“One Should Not Make a Rule”

Bernard D. Sherman

in Inside Early Music

Published in print October 2003 | ISBN: 9780195169454
Published online January 2010 | e-ISBN: 9780199865017 | DOI:
“One Should Not Make a Rule”

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In the 1950s and 1960s, a group of Dutch musicians created one of the world centers of what we now call the early music movement. Through the work of the Kuijken brothers, the recorder virtuoso Frans Brueggen, as well as Gustav Leonhardt and Anner Bylsma, the Netherlands became to Baroque performance what Switzerland is to chocolate, watches, and banks. Just as young musicians had long flocked to the Schola Cantorum in Basel for instruction, they now came from all over the world to Amsterdam. Leonhardt and his associates raised their instrumental technique to new heights. More significantly, they developed a new approach to playing Baroque music. In contrast to the motor-like “sewing machine” style prevalent in preceding decades, these players emphasized the metrical hierarchy that John Butt explains in the last chapter; and their playing, says Laurence Dreyfus, sounded “strikingly speech-like by mimicking ever-shifting patterns of thought”. This chapter presents an interview with Gustav Leonhardt on the use of keyboard instruments in Baroque music, early fingerings, and registration. He also discusses the interchangeability of harpsichord, clavichord, and portative organ.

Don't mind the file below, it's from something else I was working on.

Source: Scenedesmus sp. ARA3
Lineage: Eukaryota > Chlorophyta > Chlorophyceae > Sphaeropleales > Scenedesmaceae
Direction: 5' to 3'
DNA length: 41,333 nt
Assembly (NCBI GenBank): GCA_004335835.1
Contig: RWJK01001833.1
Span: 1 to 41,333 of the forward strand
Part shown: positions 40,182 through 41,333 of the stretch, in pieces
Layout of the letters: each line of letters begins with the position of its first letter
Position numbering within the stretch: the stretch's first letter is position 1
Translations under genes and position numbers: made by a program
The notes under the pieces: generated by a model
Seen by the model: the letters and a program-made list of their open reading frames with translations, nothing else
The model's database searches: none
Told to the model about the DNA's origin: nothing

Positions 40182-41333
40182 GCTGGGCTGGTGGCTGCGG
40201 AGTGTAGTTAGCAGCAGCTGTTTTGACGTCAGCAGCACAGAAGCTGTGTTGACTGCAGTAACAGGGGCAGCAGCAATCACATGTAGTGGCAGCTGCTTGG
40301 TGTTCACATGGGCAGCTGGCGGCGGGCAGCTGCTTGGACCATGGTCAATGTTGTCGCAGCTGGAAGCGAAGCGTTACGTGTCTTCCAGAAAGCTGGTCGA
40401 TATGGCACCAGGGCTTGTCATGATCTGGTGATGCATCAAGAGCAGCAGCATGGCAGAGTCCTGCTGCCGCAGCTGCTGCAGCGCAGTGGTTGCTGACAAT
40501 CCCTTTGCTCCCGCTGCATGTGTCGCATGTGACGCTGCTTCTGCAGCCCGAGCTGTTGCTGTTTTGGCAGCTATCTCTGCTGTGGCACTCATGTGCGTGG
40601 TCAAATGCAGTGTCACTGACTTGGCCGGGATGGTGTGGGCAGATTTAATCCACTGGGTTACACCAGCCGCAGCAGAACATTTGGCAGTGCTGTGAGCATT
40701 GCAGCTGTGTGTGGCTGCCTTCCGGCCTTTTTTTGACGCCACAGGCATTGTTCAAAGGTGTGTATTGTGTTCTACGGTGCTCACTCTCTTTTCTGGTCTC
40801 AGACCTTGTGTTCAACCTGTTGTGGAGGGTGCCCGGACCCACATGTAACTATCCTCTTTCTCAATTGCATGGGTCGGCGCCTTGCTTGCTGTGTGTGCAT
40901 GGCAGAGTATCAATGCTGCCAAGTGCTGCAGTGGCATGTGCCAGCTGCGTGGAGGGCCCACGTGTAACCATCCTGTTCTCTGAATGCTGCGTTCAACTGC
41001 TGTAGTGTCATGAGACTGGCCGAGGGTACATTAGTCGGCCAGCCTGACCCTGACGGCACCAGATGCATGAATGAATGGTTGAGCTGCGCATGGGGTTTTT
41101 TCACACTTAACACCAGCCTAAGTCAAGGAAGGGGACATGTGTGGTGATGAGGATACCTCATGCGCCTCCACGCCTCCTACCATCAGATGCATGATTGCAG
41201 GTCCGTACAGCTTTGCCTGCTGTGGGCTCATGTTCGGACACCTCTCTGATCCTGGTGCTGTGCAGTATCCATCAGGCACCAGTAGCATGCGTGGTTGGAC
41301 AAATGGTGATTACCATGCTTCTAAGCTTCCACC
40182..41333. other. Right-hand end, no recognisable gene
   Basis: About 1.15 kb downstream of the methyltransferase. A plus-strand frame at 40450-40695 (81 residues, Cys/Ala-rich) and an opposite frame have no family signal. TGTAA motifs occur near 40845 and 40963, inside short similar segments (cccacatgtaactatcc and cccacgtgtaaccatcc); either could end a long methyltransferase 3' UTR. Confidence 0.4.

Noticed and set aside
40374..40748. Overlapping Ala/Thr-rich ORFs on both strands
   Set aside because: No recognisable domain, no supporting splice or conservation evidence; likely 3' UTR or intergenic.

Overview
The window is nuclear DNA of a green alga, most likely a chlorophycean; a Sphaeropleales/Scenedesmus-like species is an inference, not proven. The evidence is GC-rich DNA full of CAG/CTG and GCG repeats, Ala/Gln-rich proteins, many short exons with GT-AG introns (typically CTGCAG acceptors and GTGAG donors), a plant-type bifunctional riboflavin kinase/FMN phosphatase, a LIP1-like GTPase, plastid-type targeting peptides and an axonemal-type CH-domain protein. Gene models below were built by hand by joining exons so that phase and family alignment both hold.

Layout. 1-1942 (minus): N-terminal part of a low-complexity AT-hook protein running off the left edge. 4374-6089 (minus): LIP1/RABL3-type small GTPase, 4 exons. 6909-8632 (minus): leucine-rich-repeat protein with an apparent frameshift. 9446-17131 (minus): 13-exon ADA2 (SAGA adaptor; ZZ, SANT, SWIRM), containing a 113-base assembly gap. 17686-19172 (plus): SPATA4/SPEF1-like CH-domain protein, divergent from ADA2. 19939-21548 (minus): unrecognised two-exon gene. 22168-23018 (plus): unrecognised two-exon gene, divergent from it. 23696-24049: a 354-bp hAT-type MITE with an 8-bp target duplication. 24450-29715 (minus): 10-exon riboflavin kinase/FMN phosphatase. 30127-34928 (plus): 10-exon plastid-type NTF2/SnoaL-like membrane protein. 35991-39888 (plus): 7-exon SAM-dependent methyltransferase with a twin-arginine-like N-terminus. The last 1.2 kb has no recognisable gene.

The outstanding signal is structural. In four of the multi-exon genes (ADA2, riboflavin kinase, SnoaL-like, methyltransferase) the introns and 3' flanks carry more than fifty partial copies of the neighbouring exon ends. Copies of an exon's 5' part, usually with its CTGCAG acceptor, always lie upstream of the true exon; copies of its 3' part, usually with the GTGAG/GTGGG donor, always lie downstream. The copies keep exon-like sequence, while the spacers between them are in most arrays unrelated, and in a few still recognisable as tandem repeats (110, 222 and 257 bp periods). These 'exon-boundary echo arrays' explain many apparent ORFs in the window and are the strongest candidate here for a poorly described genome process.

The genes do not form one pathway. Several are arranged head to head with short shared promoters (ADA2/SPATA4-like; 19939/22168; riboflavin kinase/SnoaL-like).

Keywords: Gustav Leonhardt; Baroque music; keyboard instruments; early fingerings; registration; early music movement; metrical hierarchy; harpsichord; portative organ; clavichord

Chapter.  6713 words. 

Subjects: Musicology and Music History

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